Baseline for tee - Baseline for second shot - 1 = strokes gained: off-the-tee
4.100 - 2.825 = 1.275 - 1 = +0.275

One is subtracted from the difference between the two baselines to account for the shot that Fowler hit.


They measure the average to make from every distance in one inch increments from every type of lie. A player takes, on average, 3 shots to get down from 100 yards out in the rough compared to 3 shots on average from 170 in the fairway.

If you think about it from a risk reward perspective, hitting the ball that much farther doesn't really hurt you that much in the rough (of course, some rough *is* more penal than others), but you gain significant benefits if you hit it long in the fairway.
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BWillie 05:56 PM 08-13-2018
It's crazy, that in just 15-20 years the average PGA Tour drive has increased 20-25 yards.

I guess I need to buy new clubs? They had Pro V's back in 2002 and $500 drivers back then too. The USGA places a certain limit on clubs to even be legal, I figured back around 2000 that clubs & balls were maxing out at their technological limits.

What is the culprit for the increase in distance over the last 15-20 years?
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Kyle DeLexus 05:59 PM 08-13-2018
Originally Posted by BWillie:
It's crazy, that in just 15-20 years the average PGA Tour drive has increased 20-25 yards.

I guess I need to buy new clubs? They had Pro V's back in 2002 and $500 drivers back then too. The USGA places a certain limit on clubs to even be legal, I figured back around 2000 that clubs & balls were maxing out at their technological limits.

What is the culprit for the increase in distance over the last 15-20 years?
While equipment has helped some in 15-20 years, I think a big part of it is Trackman (and other launch monitors.) Players now know the optimal numbers needed to hit a maximum efficiency drive and they can tweak their equipment and swing to get that desired result.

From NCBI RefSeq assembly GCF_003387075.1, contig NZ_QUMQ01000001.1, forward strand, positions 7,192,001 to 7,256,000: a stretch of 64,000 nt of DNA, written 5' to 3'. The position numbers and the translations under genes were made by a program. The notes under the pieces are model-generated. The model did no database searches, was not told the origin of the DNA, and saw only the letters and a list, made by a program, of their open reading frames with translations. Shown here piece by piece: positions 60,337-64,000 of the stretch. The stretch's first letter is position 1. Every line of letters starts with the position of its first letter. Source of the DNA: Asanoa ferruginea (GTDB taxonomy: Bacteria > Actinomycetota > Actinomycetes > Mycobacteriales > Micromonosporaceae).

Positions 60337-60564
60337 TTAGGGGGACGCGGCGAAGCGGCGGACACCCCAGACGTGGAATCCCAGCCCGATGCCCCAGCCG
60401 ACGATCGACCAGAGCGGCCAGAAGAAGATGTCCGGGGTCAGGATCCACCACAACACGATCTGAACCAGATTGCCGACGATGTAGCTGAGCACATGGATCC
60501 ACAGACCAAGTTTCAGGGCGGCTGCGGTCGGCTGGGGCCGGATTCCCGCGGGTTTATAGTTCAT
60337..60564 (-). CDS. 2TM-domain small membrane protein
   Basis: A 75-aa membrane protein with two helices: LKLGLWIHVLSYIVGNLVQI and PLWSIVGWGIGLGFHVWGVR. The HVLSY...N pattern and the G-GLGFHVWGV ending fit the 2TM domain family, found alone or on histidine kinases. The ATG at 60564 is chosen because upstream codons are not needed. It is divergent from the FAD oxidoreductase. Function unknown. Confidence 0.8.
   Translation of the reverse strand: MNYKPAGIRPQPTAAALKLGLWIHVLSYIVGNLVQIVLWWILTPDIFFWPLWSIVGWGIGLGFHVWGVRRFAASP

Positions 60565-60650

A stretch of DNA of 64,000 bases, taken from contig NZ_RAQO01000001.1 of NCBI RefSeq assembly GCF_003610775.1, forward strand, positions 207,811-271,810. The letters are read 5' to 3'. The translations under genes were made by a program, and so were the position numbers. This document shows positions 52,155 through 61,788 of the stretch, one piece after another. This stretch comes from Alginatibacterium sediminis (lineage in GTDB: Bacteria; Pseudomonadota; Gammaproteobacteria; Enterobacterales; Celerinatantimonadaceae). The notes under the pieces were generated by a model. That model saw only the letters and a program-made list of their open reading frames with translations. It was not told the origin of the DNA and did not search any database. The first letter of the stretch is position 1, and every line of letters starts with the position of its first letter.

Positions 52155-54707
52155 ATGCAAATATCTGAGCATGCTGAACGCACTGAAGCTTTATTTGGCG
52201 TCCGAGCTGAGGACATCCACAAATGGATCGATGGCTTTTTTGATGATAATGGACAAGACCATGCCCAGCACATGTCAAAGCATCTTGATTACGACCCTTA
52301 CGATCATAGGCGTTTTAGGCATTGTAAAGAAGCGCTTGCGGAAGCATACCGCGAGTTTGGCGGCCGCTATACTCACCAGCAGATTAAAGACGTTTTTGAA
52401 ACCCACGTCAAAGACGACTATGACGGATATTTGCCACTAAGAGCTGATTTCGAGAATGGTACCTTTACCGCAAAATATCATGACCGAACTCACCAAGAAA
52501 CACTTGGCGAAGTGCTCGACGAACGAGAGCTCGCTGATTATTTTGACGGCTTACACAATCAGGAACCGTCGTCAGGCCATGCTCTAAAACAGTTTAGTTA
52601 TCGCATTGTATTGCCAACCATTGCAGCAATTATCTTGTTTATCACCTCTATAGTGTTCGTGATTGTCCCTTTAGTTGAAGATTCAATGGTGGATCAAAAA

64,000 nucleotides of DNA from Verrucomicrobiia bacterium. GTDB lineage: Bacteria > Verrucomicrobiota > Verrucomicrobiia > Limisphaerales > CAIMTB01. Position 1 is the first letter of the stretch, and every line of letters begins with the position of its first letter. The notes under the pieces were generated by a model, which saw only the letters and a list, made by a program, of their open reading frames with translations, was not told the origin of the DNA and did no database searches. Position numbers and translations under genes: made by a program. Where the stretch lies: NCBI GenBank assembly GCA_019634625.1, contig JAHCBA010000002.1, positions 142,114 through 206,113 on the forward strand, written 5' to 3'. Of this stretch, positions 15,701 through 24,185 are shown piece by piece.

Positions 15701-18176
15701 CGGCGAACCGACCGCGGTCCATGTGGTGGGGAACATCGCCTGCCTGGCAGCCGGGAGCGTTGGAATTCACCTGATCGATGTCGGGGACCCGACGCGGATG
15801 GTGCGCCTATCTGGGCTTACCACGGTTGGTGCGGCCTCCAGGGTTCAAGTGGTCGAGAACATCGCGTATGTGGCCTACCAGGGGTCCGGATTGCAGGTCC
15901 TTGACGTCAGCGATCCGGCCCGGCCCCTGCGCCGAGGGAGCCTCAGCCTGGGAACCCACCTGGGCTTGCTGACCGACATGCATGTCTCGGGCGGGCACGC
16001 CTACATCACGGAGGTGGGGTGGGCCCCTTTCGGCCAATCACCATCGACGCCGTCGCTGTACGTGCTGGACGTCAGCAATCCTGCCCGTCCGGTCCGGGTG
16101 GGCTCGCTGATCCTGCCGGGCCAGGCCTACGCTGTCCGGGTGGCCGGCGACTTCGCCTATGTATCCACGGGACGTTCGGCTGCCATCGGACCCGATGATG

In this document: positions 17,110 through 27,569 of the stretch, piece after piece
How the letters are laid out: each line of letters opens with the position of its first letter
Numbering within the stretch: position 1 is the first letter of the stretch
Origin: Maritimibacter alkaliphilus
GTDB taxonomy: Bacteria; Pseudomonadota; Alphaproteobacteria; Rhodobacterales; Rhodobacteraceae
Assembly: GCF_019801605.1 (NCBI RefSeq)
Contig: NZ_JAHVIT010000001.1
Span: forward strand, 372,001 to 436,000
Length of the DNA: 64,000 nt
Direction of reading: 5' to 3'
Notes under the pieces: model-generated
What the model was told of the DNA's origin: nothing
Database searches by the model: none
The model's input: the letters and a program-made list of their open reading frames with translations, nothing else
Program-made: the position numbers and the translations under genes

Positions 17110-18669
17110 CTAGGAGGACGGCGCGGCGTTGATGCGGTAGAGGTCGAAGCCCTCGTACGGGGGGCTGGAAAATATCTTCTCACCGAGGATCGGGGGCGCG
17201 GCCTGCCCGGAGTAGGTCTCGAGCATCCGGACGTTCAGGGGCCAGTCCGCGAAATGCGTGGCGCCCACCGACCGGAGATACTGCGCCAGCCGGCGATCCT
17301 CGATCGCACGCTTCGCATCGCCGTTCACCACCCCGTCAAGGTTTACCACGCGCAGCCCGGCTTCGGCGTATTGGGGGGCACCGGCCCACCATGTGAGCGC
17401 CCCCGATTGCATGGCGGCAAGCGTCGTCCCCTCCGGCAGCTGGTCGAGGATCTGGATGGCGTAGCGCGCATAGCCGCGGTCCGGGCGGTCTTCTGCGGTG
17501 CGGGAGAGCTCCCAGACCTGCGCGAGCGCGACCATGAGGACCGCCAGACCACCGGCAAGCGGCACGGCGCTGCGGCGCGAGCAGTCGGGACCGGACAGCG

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'Hamas' Jenkins 05:59 PM 08-13-2018
Originally Posted by BWillie:
Yeah, but they typically put those guys on super elevated tees, downwind, in really humid environments and/or high altitudes to maximize that. But yea, those guys can smash it. I bet they dial it down when they are trying to score on real golf courses. Makes you wonder how far some of the Tour guys can hit it, if they have no regard to control.
If you turn on the Golf Channel right now there are long drive guys on. They are averaging mid 140s to 150 in swing speed. Ryan Winther has gotten as high as 167 mph. The fastest single measured swing on tour is right at 130. Koepka topped out at 126. He might be able to get up to 135 swinging all out with a longer shaft.

Factoring in 2.5 yard average for each mph of clubhead speed you're still looking at a difference of 40-80 yards.
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GloryDayz 07:27 PM 08-13-2018
Originally Posted by 'Hamas' Jenkins:
FWIW, he is 127th in strokes gained off the tee, losing an average of 0.055 shots per round to the field.

Ken Duke is first on tour in driving accuracy, hitting almost 78 percent of his fairways. He is 164th in strokes gained off the tee, losing -0.239 strokes per round to the field. His driving average is 271 yards.

So, if Tiger can hit his stinger 270 yards on average (he can't) and hit 80 percent of the fairways doing so, he'll actually end up losing strokes to the field.
I get that hitting the fairway is everybody's goal (duh), but how do they calculate "strokes gained off the tee", drive distance and accuracy turning a par-5 into a par-4, a par-4 into a par-3, so those would be "1 stroke gained"?
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'Hamas' Jenkins 07:28 PM 08-13-2018
Originally Posted by GloryDayz:
I get that hitting the fairway is everybody's goal (duh), but how do they calculate "strokes gained off the tee", drive distance and accuracy turning a par-5 into a par-4, a par-4 into a par-3, so those would be "1 stroke gained"?
It's literally explained in significant detail five posts down from the one you quoted.
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GloryDayz 07:32 PM 08-13-2018
Originally Posted by 'Hamas' Jenkins:
Here is how the tour explains it, using Rickie Fowler's tee shot as an example.

Fowler hit his tee shot 330 yards on the 446-yard, par-4 before sticking his 116-yard approach shot 16 feet, 11 inches from the hole.

Tee shot: TPC Sawgrass' 18th hole is a 446-yard, par-4. The PGA TOUR's scoring average, or baseline, on a par-4 of that length is 4.100. Fowler hit his tee shot on No. 18 in the fairway, 116 yards from the hole. The TOUR scoring average from the fairway, 116 yards from the hole, is 2.825. He gained 0.275 strokes on his tee shot. Here's how: